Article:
Jul 11, 2015

Robotic Hair Replacement Is Here

Editorial Voice
Robotic Hair Replacement Is Here - ZALEA Article Banner

DUBAI -- A robot will soon be replanting hair for those who have lost their crowning glory in their march to baldness.

The first such kind of machine to be introduced in Dubai, experts say, will reduce pain and increase precision in the way the hair is implanted, something which cannot be done manually.

"It's a no-pain and no-scarring procedure done in three steps," said Thamer Wali, CEO and president of Imdad, the UAE-based company that will be distributing the ARTAS robotic system to clinics here.

Currently, only 130 robots in the world are used for hair transplants. In the region, at least 800,000 procedures are carried out annually.

"The robot plants healthy, intact grafts," said Thamer, speaking on the sidelines of Dubai Derma, a conference and exhibition on Dermatology held annually.

"The machine punches and extracts the hair grafts along with the bulb — sometimes up to 3,000 times — from the area with the most hair growth on the head," he explained. "But before this is transplanted into the scalp, the patient is shown on a computer how he will look after the transplant. Once this is done, the details are fed into the robot which then does the job," said Thamer.

In the US alone, 35 million men are said to be suffering from hair loss. Also, on an average, there are more than 150,000 hair follicles on a human scalp, and can shed 50 to 100 hair strands per day.

According to the American Society of Dermatologic Surgery, 18% of the 2015 survey respondents are extremely bothered by hair loss, making the improvements to such procedures extremely valuable. The three most important reasons to have a cosmetic procedure such as a hair transplant include:

1.      I want to look as young as I feel for my age

2.      I want to appear more attractive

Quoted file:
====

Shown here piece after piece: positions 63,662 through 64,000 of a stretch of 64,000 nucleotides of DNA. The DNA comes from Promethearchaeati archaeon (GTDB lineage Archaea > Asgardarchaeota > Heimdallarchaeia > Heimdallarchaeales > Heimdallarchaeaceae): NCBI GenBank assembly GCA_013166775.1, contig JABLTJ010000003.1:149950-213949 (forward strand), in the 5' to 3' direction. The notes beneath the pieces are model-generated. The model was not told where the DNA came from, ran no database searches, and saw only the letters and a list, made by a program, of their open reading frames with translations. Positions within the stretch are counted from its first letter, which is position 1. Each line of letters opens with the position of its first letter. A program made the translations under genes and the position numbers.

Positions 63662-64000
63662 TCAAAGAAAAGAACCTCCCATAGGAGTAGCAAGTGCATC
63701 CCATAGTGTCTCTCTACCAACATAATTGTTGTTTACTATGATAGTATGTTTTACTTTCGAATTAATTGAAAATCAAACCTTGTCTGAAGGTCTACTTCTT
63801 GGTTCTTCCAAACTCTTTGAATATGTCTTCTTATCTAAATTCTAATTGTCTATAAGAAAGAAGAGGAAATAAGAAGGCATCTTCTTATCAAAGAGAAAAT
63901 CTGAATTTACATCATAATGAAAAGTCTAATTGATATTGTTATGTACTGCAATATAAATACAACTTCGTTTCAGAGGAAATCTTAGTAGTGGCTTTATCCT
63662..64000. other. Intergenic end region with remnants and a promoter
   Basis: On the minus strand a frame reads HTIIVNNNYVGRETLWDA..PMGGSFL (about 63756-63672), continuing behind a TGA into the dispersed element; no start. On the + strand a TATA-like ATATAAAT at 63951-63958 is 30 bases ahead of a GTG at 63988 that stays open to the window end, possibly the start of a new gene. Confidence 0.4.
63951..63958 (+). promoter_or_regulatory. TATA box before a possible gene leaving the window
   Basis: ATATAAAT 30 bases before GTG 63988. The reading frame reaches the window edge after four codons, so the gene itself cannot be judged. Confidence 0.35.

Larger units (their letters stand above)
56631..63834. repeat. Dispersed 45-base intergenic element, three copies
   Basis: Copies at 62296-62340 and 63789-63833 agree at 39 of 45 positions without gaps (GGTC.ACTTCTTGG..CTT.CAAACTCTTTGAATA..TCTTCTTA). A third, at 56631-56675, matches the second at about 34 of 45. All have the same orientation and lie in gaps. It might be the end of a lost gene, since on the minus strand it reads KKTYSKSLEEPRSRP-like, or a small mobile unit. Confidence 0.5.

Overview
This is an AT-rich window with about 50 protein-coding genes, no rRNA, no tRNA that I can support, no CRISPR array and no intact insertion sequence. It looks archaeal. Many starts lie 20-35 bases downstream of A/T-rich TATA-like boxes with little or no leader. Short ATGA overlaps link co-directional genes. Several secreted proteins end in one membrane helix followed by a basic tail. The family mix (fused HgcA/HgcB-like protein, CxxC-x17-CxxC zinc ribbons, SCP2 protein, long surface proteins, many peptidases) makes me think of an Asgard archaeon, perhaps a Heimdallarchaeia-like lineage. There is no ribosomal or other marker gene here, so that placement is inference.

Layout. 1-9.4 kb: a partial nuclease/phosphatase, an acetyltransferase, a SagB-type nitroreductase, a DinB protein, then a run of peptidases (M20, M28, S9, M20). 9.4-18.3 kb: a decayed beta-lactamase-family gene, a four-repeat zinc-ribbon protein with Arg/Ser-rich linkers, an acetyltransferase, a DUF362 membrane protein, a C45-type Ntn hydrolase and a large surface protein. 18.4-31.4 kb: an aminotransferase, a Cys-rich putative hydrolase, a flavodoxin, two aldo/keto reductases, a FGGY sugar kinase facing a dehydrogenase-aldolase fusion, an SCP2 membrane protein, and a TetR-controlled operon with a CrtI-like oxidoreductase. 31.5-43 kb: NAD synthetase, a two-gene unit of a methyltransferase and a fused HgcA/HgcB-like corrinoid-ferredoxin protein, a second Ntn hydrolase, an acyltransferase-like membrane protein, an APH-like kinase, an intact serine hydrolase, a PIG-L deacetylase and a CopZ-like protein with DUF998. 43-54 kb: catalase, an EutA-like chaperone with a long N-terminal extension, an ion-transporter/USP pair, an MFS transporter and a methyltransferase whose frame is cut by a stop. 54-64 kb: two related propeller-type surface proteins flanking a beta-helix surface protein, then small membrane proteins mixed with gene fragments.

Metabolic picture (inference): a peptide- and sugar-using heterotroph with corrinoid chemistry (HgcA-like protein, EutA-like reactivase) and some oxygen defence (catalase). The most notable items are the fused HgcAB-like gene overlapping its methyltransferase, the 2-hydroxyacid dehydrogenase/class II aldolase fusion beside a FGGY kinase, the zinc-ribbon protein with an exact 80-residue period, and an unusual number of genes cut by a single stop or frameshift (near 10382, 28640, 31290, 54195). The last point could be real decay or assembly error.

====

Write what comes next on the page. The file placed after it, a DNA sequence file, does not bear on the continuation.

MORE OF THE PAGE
3.      I want to feel more confident

The hair transplant procedure can take between six to eight hours. The overall price depends on the number of grafts used.

"The robotics could be something big in the future but the models till now are not satisfactorily constructed. Either the trans-section rate of the extraction is higher due to inability to perform fine maneuvers — which means the hair is wasted, especially curly hair or the follicle is dehydrated leaving it unviable," he said.

"Maybe in the future they will be better but until then the human hand is a better solution to perform detailed job in hair transplant."

The industry is growing nevertheless. "Over the years we have seen a huge increase in the number of people seeking the procedure at DSC," said Anisa.

According to the International Society of Hair Restoration Surgery (ISHRS) statistics, Middle East and North Africa saw an increase of 740 percent between 2004 and 2012 in the number of procedures performed.

"On a monthly basis, we have approximately 85 to 90 individual procedures, out of which 85 to 90 percent are males while 10 to 15 percent are females," said Anisa.

"About 50 percent of our clients come from the neighboring countries, while 20-25 percent come from Australia, USA, Canada and the UK mostly during winter and summer seasons."

More than 500 people visited Direct Hair Implantation (DHI) clinic in Dubai last year looking for treatments, including hair transplants to stop hair loss.

Editorial Voice
Dr. David Amron for the Editorial Voice - ZALEA Dr. David Amron

Hair loss of many types is a pervasive issue for men and women around the world. The primary cause is known as androgenetic alopecia. While there have been improvements in slowing and sometimes reversing androgenetic alopecia with medications such as finasteride (often marketed under the brand name Propecia), hair transplantation surgery is still an extremely viable option for many patients. The ARTAS robotic system was FDA-approved in the United States in 2011 and is increasing in popularity worldwide. The company and proponents of the robotic system cite higher viability rates for hair follicle units due to decreased transection rates.

There are a number of U.S. and international studies to support decreased transection vs. manual harvesting. However, despite this data, there are many hair transplantation surgeons around the world who still prefer the precision of experienced manual harvesting. It does however appear that a main advantage of robotic vs. manual harvesting is the time it takes the surgeon to harvest grafts. Robotic hair transplant systems such as ARTAS are increasing the number of surgeons and physicians entering the hair transplant business due to increased efficiency and consistency. Patients should remember that the most important factor in ensuring a great result is the experience, skill and judgement of your surgeon.

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